What motivates you to do research? 9 Researchers share their thoughts

 What motivates you to do research? 9 Researchers share their thoughts

During my undergraduate and postgraduate years, my circle of friends included a few people who were pursuing their PhD degrees. It was easy to see how our lives differed. My days were filled with classes and assignments (and quite a bit of free time), while theirs was mostly free time. Or so I thought. They got paid for studying, while I made no money off of my efforts. So, the grass definitely seemed greener on the PhD patch.

 

However as time passed and my friendships became deeper, I realized how many strings were attached to pursuing a PhD. It was not a simple matter of choosing a question or an area that one wanted to focus on and diving in. There were important aspects that I had failed to consider — like the importance of the dynamics in the relationship between a supervisor and a PhD student, funding problems, the struggle to get published, the uncertainty of being able to secure a professional future within academia, demands from other parts of their lives having repercussions on their research, etc.

 

Despite it all, some of my friends managed to integrate it all, work through it, and submit their theses. This seemed nothing less than a Herculean feat to me, a struggling post-grad who could barely balance her course-load and the rest of her life!

 

Today, my work with the Editage Insights team has brought me back to researchers again. The more I look, the more it seems that the five-or-longer years of research life are a quagmire that very few manage to escape unscathed. The initial enthusiasm almost always seems to get replaced by a sense of cynicism and depression. I became curious about what kept researchers motivated on their journey. I mined through websites and blogs and came across a few researchers who had somehow managed to (for the lack of a better word) form a whole that served them. I reached out to a few of them, looking for answers to a couple of simple questions:

  • What motivated them to pursue research?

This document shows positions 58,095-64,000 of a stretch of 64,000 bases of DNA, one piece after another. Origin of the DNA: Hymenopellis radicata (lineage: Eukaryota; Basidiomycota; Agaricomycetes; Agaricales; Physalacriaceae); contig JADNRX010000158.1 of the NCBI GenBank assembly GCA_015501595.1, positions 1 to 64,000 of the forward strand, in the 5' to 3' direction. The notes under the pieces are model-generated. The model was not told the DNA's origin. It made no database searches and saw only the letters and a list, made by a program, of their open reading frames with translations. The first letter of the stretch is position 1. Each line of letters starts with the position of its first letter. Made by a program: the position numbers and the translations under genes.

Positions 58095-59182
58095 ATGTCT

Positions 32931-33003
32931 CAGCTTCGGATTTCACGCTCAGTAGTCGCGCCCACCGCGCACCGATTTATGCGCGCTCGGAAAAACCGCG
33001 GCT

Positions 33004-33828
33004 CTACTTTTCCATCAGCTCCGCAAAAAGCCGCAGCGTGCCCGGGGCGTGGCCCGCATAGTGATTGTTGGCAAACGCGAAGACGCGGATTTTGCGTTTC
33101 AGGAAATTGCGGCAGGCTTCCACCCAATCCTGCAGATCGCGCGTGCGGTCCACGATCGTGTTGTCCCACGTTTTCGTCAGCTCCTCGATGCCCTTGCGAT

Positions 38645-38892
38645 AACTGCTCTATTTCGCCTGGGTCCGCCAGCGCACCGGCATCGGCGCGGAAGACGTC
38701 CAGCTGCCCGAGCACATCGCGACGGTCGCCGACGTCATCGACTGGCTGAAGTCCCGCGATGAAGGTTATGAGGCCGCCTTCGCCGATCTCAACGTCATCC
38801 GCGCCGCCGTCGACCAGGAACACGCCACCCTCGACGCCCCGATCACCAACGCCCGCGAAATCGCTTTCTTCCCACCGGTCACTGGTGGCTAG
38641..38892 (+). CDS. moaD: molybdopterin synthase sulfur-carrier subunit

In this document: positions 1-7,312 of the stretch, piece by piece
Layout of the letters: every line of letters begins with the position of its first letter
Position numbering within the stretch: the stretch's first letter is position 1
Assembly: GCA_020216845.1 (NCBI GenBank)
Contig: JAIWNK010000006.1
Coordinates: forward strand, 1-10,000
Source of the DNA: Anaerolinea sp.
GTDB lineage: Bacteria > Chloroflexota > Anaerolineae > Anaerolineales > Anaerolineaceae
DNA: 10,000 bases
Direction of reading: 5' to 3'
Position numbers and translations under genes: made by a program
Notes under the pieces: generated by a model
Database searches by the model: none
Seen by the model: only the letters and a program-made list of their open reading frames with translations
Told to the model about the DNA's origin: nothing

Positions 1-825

• What do they love most about being researchers?

The thoughts they shared with me were not very different from some Tweets I had found and I share both in this piece. Here’s a quick round up of some interesting answers to the questions I was asking:

 

Moumanti Podder

 

Assistant Professor of Practice, NYU-ECNU Institute of Mathematical Sciences, New York University, Shanghai, People's Republic of China

 

“When it comes to basic sciences, research is full of potholes waiting to trip you, setbacks waiting to strip you of confidence, and few and far between these troughs, the sudden, unexpected glimpses of success. In fact, it is the rarity of triumphs in research problems that make them so alluring, and draws me in with an unwavering determination and vehemence. Even if in the end success eludes me, the process of exploring a mathematical problem is a remarkably rewarding journey. Besides, you would have to be sufficiently obsessed about the subject in order to be a good researcher. Growing up, I would get nudged gently into the yet-uncharted territory of advanced mathematics by my parents, and they would firmly but not unkindly dissuade me from looking up solutions or asking for their help. Cues, yes, but never a complete solution. Their guidance somehow woke in me the desire to keep hitting my head on the problem until it gave way to little chinks of light and hope, to small but much-cherished revelations. The passion to keep delving deeper and deeper into the realm of mathematics was kindled in me at a rather tender age. Even though, back then, I understood very little of what it would be like to be a researcher, and make no mistake, there are plenty of challenges and hurdles to surmount on this journey, what never failed to inspire me was the utter wonderment of exploring the world of mathematics, much like strolling through the beautiful, mysterious, unfathomably vast and intricate expanse of a forest.”


CS Heil (@cs_heil)

Freelance science-communication writer


Adedayo (@dayoadegbosin)

An Editage Insights community member; participant of the Editage Insights six-week challenge for researchers


Max Craig Kusovitsky (@maxcraigk)

Clinical Social Work/Therapist, LCSW, CASAC (also currently a doctoral candidate in clinical social work at New York University)